MA: Baseball is kinda a passive sport for spectators. They’re sitting in the stands, and a lot of times, there’s not much going on. But what we try to do is inject some showmanship into the game. This is not a re-creation, we’re not reenactors …. But the ballplayers who come out here, they’re whole idea is to come out here and put on competitive game — to make it interesting — and also to teach the fans about baseball and baseball’s history, but also, baseball players tend to be incorrigible hams, so there’s a lot of showmanship involved [43 sec]… [25:37-26:01] If there’s a close play and the umpire — the arbitrator wasn’t able to see the play, he’ll often ask the cranks ‘was he out or was he safe?’ — or ‘was she out or was she safe?’ And it’s sort of like the spectators at the colosseum, either thumbs up or thumbs down — the gladiators. That gets the cranks into the game a lot more too.”

SH: Captain of the Higley Haymakers Patrick Murphy says the cranks help to settle disputes in the play

PM: Back in the olden days, we still do it here, is if you know … the arbiter, or the umpire, is unsure if it was an out or a safe, they’ll ask the fans, and all the cranks, and they'll be able to vote on it. And so, whatever that is, that rule goes.

SH: Another thing that makes vintage baseball stand out? The uniforms.

MA: You’ll see teams dressed in uniforms representing period all the way back into the 1850s. So, they’ll have, like, shields on their uniform with a letter on it, and maybe a bowtie. And you’ll see other teams that have uniforms, like the Black Socks are representative of the first decade of the 20th century. So, some teams will come out in very, early, early uniforms and others will come out in somewhat later. They will all almost be a century or more older — except for the Maricopa Maidens, their uniforms date back to the 1940s when the Rockford Peaches, where the ladies played baseball in skirts.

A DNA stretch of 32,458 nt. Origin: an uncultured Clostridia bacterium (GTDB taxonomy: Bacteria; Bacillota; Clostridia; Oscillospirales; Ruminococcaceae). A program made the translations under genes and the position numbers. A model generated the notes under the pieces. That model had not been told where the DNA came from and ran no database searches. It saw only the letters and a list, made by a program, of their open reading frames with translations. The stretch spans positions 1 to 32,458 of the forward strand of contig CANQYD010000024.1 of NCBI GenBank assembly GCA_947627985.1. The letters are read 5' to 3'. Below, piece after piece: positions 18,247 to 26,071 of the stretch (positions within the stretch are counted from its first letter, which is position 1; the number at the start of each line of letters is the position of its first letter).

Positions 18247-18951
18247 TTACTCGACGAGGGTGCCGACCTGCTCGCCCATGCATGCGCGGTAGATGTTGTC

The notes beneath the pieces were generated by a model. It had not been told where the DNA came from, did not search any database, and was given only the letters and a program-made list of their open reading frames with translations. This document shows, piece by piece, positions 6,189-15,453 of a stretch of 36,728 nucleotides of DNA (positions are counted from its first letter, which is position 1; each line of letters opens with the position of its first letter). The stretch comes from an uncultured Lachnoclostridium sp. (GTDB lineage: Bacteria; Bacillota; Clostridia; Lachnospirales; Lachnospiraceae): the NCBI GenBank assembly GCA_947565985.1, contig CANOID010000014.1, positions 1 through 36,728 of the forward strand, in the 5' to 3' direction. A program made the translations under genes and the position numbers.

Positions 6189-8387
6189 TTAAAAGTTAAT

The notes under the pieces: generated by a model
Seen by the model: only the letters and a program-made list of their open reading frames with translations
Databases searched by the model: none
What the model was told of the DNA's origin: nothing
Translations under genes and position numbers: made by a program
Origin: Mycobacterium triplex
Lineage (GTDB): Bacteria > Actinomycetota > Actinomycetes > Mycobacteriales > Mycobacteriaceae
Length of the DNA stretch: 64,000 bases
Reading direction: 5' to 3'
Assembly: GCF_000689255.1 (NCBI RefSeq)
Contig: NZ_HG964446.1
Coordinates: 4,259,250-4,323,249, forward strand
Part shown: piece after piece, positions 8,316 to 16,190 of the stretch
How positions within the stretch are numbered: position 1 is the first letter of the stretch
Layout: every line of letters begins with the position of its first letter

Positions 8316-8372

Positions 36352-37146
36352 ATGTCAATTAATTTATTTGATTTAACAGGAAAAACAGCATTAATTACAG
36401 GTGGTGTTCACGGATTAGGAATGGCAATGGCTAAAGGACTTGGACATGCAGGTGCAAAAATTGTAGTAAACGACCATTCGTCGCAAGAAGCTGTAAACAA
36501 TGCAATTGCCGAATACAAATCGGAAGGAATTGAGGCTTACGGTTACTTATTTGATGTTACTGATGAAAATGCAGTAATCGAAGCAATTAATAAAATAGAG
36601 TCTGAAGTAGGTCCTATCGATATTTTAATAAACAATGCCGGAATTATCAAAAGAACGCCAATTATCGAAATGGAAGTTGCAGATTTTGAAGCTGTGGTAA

Vintage Baseball: Maricopa Maidens Maddison Muraki of the Maricopa Maidens plays in the first annual Haymaker Fest baseball tournament in Gilbert, AZ. February 24, 2024.
Summer Hom, AZPM News

SH: Yes, that’s the same team that was featured in the 1992 film A League of their Own.

[movie clip]: Are you crying? There's no crying! There's no crying in baseball!

MA: They were a huge hit with the crowd. And these gals came to play. I mean they could hold their own against any man’s team.

SH: Team Captain of the Maricopa Maidens Michelle Shaw says the team chose uniforms from the 1940s because

MS: The 1860s, around that time, the dresses for women that played were down to the floor. And they’re long-sleeves. We’re in Arizona, that’s going to be way too hot and everything like that. So, I came up with this idea if I were to design a uniform, like, compared to the Peaches, like if I would get approval from the commissioner of the league. And I got a unanimous ‘yeah, go ahead.’

SH: Patrick Murphy says his team’s uniform is inspired by a minor league team.

PM: We wear black and yellow …, I come from Bisbee, which back in the 1920s, there was a team called the Bisbee Bees. It was a small minor league that played there. And so when I created this team, I wanted to give some homage to the Bees. So, we decided to pick yellow and black, so mostly black, some yellow. And then, we picked the name Higley Haymakers — Higley, a town in the Gilbert area — doesn’t really exist anymore except a post office. And so, back in the late 18-hundreds– early 19-hundreds, it was a haymaking capital.

SH: Patrick says his team comes to the Copper City Classic largely because of Warren Ballpark

PM: We call it our ‘Field of Dreams’ ‘cause you go there and you — just walls can talk there. And so, we’re just a part of the history there and it’s just so memorable to put on a show in front of such a huge audience and an amazing venue.